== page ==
April 23, 2014 | By Melissa Healy
Over a five-year period, a government-mandated tracking system in France showed that physicians in that country treated 1,979 patients for serious health problems associated with the use of marijuana, and nearly 2% of those encounters were with patients suffering from cardiovascular problems, including heart attack, cardiac arrhythmia and stroke, and circulation problems in the arms and legs. In roughly a quarter of those cases, the study found, the patient died. In the United States, when young and otherwise healthy patients show up in emergency departments with symptoms of heart attack, stroke, cardiomyopathy and cardiac arrhythmia, physicians have frequently noted in case reports that these unusual patients are regular marijuana users.
April 22, 2014 | By Chad Terhune
University of California regents agreed to pay $10 million to the former chairman of UCLA's orthopedic surgery department, who had alleged that the well-known medical school allowed doctors to take industry payments that may have compromised patient care. The settlement reached Tuesday in Los Angeles County Superior Court came just before closing arguments were due to begin in a whistleblower-retaliation case brought by Dr. Robert Pedowitz, 54, a surgeon who was recruited to UCLA in 2009 to run the orthopedic surgery department.
April 21, 2014 | By Melissa Healy
When oxygenated blood needs to squeeze through a narrowed space to get to the brain -- a condition called asymptomatic carotid stenosis -- mental performance may suffer, even in the absence of stroke, a new study suggests. In patients with diabetes, high blood pressure, cardiovascular disease and worrisome cholesterol readings, physicians may test for buildup of plaque in the carotid artery, peering into the vessel at the nape of the neck with ultrasound. As plaque either builds up or breaks off and lodges deeper into the brain's vasculature, it can cause a stroke, a major cause of death and disability.
April 19, 2014 | By Colleen Mastony
The nurses on the 20th floor were the first to see them. "Oh my goodness," declared Colleen Forrester, 29, a nurse dressed in green scrubs, who pointed to the windows. Other nurses came to look and laughed. Were the children strong enough to come see? Soon, parents and nurses were leading kids out of their rooms. The children were small and frail-looking. Most were undergoing treatment for cancer and other serious disorders. But on this cold April morning, they had a precious moment of distraction.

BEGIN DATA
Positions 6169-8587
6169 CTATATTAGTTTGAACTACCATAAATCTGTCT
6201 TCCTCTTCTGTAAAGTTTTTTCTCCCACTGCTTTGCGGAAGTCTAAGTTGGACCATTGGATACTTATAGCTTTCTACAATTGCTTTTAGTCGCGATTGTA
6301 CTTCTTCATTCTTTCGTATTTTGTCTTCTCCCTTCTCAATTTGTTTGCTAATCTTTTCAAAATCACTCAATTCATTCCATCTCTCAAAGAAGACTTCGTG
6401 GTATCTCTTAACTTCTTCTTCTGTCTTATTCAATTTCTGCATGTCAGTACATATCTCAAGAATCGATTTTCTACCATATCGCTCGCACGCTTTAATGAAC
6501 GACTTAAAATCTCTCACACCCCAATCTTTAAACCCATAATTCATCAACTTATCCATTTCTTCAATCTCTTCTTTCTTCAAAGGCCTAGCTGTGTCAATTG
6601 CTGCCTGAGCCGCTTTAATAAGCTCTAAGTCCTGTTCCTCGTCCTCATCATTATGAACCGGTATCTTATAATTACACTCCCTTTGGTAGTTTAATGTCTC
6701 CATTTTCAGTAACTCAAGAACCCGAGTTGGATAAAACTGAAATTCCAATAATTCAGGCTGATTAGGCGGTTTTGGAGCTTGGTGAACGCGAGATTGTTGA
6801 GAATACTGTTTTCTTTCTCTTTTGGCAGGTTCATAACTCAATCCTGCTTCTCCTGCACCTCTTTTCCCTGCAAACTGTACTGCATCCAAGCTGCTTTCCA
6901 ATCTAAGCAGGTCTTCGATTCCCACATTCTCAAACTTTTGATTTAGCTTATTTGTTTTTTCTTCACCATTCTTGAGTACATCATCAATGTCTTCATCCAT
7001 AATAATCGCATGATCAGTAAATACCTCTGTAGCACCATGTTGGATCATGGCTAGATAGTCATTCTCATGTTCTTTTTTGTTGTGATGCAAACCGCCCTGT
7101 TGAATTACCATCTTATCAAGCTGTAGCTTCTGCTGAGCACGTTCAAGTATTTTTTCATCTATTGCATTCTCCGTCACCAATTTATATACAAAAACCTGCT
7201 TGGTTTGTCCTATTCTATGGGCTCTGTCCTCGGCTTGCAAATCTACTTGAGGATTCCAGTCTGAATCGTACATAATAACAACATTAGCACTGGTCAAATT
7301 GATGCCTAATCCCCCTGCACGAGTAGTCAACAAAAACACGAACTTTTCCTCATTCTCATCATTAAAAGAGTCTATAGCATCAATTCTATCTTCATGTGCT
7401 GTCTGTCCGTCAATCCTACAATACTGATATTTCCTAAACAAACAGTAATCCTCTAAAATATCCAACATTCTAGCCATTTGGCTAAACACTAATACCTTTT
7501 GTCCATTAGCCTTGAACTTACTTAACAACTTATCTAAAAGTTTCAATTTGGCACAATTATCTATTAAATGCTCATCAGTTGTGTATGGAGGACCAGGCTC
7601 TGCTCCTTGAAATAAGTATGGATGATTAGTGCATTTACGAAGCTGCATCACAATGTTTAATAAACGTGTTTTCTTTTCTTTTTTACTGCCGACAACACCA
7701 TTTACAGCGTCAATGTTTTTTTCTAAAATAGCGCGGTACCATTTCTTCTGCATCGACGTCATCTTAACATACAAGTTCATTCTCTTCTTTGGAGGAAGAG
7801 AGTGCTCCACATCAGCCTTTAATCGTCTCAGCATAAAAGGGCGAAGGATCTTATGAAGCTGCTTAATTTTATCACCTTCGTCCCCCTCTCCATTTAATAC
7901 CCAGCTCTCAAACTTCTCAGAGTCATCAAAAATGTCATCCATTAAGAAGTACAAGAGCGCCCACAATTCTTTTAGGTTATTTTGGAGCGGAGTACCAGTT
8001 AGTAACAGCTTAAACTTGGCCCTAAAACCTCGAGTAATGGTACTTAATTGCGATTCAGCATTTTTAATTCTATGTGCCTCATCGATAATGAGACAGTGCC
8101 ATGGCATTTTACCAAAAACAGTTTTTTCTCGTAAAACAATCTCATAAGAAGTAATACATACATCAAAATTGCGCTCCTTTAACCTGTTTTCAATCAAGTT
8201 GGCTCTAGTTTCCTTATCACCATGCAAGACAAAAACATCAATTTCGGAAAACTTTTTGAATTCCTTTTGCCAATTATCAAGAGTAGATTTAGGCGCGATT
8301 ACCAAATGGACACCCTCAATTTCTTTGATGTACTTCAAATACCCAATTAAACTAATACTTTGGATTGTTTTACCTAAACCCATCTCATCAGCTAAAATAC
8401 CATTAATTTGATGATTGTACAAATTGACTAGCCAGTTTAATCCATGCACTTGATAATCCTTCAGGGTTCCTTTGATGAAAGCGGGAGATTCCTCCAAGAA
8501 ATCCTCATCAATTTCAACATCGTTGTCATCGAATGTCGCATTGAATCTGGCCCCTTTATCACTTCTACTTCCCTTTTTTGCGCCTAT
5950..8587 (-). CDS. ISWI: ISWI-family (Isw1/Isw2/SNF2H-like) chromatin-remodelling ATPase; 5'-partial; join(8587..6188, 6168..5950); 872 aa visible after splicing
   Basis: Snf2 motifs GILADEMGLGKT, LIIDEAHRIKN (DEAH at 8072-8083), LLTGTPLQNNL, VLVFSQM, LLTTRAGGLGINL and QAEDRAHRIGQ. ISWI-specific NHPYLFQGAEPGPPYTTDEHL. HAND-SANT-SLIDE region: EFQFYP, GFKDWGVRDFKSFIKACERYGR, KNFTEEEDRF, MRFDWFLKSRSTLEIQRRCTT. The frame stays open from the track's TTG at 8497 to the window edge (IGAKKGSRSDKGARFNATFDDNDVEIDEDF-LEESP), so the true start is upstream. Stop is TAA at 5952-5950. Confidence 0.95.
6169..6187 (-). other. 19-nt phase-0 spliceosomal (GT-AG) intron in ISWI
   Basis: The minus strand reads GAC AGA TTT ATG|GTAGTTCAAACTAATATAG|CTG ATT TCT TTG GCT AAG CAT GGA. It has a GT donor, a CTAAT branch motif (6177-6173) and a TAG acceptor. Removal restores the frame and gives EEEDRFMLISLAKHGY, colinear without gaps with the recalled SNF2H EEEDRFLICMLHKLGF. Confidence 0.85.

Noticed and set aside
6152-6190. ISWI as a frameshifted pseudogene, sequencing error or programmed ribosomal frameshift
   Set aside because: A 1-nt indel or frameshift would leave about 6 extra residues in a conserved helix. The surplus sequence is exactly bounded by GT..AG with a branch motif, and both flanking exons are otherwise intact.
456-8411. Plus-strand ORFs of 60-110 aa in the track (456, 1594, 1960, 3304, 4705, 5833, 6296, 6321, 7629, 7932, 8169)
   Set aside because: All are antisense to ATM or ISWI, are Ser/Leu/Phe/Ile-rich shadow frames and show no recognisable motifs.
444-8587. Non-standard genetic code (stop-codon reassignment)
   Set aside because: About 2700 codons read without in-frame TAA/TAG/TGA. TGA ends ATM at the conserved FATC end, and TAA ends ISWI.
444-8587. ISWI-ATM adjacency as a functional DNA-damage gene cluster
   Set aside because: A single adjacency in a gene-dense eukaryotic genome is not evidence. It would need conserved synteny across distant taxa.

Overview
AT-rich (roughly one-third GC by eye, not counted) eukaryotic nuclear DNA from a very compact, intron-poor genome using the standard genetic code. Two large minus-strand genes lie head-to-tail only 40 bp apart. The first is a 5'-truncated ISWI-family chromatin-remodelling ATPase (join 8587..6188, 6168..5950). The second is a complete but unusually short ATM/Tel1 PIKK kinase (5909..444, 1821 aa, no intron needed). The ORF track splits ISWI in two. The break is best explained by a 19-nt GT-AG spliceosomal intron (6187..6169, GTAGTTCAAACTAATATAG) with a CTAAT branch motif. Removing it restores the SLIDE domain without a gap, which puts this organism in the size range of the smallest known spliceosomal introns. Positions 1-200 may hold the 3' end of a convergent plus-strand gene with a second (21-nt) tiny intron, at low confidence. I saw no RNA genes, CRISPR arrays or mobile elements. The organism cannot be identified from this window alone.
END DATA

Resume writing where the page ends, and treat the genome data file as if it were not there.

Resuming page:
April 17, 2014 | David Lazarus
Dr. Theodore Corwin, a plastic surgeon in Thousand Oaks for the last 30 years, has had run-ins with insurers before, but never one so aggravating - and pointless - as this. A 26-year-old woman recently came to his office complaining of back, neck and shoulder pain, as well as numbness in her hands and arms, resulting from her unusually ample bust. She's 5-foot-6, not overweight, Corwin said. She wanted a breast reduction. "There seemed to be no question that her pain and numbness was caused by her carrying this excessive weight," Corwin told me. "It seemed like a straightforward diagnosis.
April 16, 2014 | By Karen Kaplan
Free samples of prescription drugs may seem like a great deal for patients. But even when doctors think they're doing patients a favor by handing out the freebies, the real beneficiaries are the drug manufacturers, according to new research in the journal JAMA Dermatology. Medical groups have grown increasingly wary about free drug samples, and they've already been banned by Kaiser Permanente, many academic medical centers, the Veterans Health Administration, the U.S. military and plenty of private medical clinics.
September 13, 2012 | By Karen Ravn
Until now, doctors have pretty much called the shots in the doctor-patient relationship. But change is on the way. Patients, say ahhhhh - it's about to be all about you. The new approach is called patient-centered care, and it's a very good thing, according to Dr. James Rickert, the founder and president of the Society for Patient Centered Orthopedics in Bedford, Ind. "It will mean better outcomes, more satisfied patients and lower costs," he...
May 31, 2012 | By Thomas H. Maugh II
Transplants of healthy skin from a patient's own body can improve discoloration caused by vitiligo, researchers from the Henry Ford Health System in Detroit reported Thursday. The procedure was developed in Saudi Arabia, and the Ford researchers are the first U.S. team to attempt it, according to Dr. Iltefat Hamzavi, a Ford dermatologist. Although the study involved only about 30 patients, the pilot trial suggests that the procedure could be beneficial to many patients, he said. Vitiligo is a disease that occurs when the body's immune system kills cells called melanocytes in the skin.
April 15, 2014 | By Melissa Healy
In the netherworld that lies between death and full consciousness, some grievously injured or ill patients will remain suspended indefinitely. But others, given time, will eke their way out of the twilight and toward recovery. Accurately predicting which group an apparently vegetative patient falls into could bring comfort, solace and sometimes hope to their families--and also to the patients involved, who may wish to convey they are still "in there," or may feel pain that is not being addressed.
April 13, 2014 | By Soumya Karlamangla
For nearly two decades, Barbara Garnaus maintained a modest, delicate life balance: keeping her part-time Orange County school district job and juggling her bills and credit card debt. Now 63, living alone, she counts every dollar, has no cellphone and commutes an hour in traffic so she can keep an affordable apartment in Laguna Woods. Having good health helped. Garnaus got by without medical insurance, relying on yearly exams at a free clinic. But that changed last year: Garnaus now needs treatment for cancer, and she bought insurance under Obamacare.